When is the Best Time to Eat Protein?
You can and should have some protein at every meal.
Providing an ample supply of amino acids 1-3 hours before or following exercise may help further protein synthesis. Enhanced protein synthesis helps the body recover faster from exercise and potentially build more muscle.
Like we talked about above, protein gets broken down into the amino acids our bodies need to function properly.
Unlike the way our muscle tissue stores carbohydrates as glycogen for energy use later on, and the way our fat cells store fat for energy use later on, our body doesn’t have a “storage tank” for protein.
Since proteins and amino acids are not stored in the body, there is a constant turnover of protein. Some protein is constantly being made while other protein is being broken down.
Because protein is needed for so many body functions all day long, it’s important that we continue to replenish it throughout the day by including it in our meals.
What are Good Sources of Protein?
Like any of the nutrients, eating a range of food sources is a good way to ensure you’re getting adequate minerals, vitamins, phytonutrients and everything you need to maintain your lean muscle and decrease fat storage.
As with all foods, choose as unprocessed as possible, and think about the source of the food – like grass-fed meats, wild-caught fish, and organic seeds, nuts, and legumes.
Partial List of Animal Sources of Protein:
Meat: beef, bison, pork, wild game
Poultry: chicken, turkey
Seafood: fish (cod, haddock, tuna, flounder, perch, halibut) and shellfish (shrimp, crab, lobster, scallops, oysters)
Dairy: Greek yogurt, milk, cheeses, fermented dairy products like kefir
Partial List of Plant Sources of Protein:
(keep in mind that plant sources of protein also contain other primary macronutrients like fat or carbohydrates in addition to protein, so will not be as concentrated a source and must also be considered as a source of their additional elements.)
Seeds: chia, sunflower, pumpkin, flax, sesame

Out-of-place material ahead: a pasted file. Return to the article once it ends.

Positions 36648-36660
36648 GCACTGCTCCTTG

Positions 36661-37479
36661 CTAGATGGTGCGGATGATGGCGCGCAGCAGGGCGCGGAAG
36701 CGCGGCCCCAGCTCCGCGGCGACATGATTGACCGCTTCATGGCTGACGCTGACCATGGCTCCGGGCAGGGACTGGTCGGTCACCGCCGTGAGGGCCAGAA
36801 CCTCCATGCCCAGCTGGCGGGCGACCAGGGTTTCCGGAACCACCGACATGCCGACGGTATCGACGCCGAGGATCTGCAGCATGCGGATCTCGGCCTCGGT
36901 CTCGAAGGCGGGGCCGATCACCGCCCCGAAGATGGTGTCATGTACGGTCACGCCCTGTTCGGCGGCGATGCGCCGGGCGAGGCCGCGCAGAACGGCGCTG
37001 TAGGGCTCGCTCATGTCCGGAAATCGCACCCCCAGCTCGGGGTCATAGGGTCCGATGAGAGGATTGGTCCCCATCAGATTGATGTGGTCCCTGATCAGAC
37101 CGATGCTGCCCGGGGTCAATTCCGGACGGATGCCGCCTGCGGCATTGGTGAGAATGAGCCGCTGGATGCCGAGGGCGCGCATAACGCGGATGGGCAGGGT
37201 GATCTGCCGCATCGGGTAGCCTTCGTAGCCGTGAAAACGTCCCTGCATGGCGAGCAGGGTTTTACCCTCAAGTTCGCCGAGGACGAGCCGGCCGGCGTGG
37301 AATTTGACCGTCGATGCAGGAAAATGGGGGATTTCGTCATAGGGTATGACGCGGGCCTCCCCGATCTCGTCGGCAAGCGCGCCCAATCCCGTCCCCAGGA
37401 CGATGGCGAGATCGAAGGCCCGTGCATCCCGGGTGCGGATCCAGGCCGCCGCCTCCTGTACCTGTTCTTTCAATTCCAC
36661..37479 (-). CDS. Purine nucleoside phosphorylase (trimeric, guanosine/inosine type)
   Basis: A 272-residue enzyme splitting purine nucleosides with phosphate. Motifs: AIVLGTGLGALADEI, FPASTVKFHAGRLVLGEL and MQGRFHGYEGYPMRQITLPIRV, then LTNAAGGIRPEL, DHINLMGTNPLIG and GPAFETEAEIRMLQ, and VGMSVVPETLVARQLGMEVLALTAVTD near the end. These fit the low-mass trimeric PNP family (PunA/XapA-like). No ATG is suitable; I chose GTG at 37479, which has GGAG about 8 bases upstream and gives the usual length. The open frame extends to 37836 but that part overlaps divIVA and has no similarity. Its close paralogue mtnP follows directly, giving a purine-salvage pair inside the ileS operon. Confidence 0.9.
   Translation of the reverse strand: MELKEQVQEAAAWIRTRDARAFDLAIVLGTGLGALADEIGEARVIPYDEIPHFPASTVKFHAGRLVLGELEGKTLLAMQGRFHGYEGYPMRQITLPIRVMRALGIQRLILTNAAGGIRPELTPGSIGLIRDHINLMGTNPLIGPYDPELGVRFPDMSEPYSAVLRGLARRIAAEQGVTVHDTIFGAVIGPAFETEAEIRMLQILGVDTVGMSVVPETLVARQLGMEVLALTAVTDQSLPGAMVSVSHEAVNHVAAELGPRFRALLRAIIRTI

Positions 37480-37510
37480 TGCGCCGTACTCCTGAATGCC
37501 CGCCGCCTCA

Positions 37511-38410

Nuts: almonds, pistachios, walnuts, cashews, brazil nuts, peanuts
Legumes: Lupin, Lentils, Green Peas, Soybeans (tempeh/tofu), Red beans, Black beans, Yellow beans, Fava beans, Chickpeas
Whole grains: quinoa, buckwheat, amaranth, wheat, rice, corn, oats (ensure your grains are soaked, sprouted, or fermented to consume, and that you’re looking for non-GMO plants)
Some Vegetables: i.e. avocado, broccoli, spinach, kale, sweet potatoes (these all contain some protein, but are not adequate protein sources on their own.)
Protein Supplements to add to your whole food diet:
Getting your nutrients from whole foods that you make is always the optimal choice, AND it’s really useful to have some additional, fast options to help keep your intake in the right range for you.
I rotate between a few different high-quality protein powders that I add to all kinds of things, from smoothies and oatmeal to baking.
- Bulletproof Collagen Protein: This top quality collagen is easily absorbed by your body, super versatile and will boost collagen production in your body.
- Warrior Blend Plant-based Protein: Warrior Blend fuses and multiplies the power of several rich protein sources into one smooth, great-tasting formula.
- Powerootz Pea Protein Isolate: this is a high quality organic pea protein isolate that is a great source of plant protein.
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- Pendick, Daniel. “How much protein do you need everyday?” Harvard Health Publications. June 19, 2015. Web. http://www.health.harvard.edu/blog/how-much-protein-do-you-need-every-day-201506188096
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- Veldhorst, M.A., et al. “Presence or absence of carbohydrates and the proportion of fat in a high-protein diet affect appetite suppression but not energy expenditure in normal-weight human subjects fed in energy balance.” U.S. National Library of Medicine National Institute of Health. November 2010. Web.https://www.ncbi.nlm.nih.gov/pubmed/20565999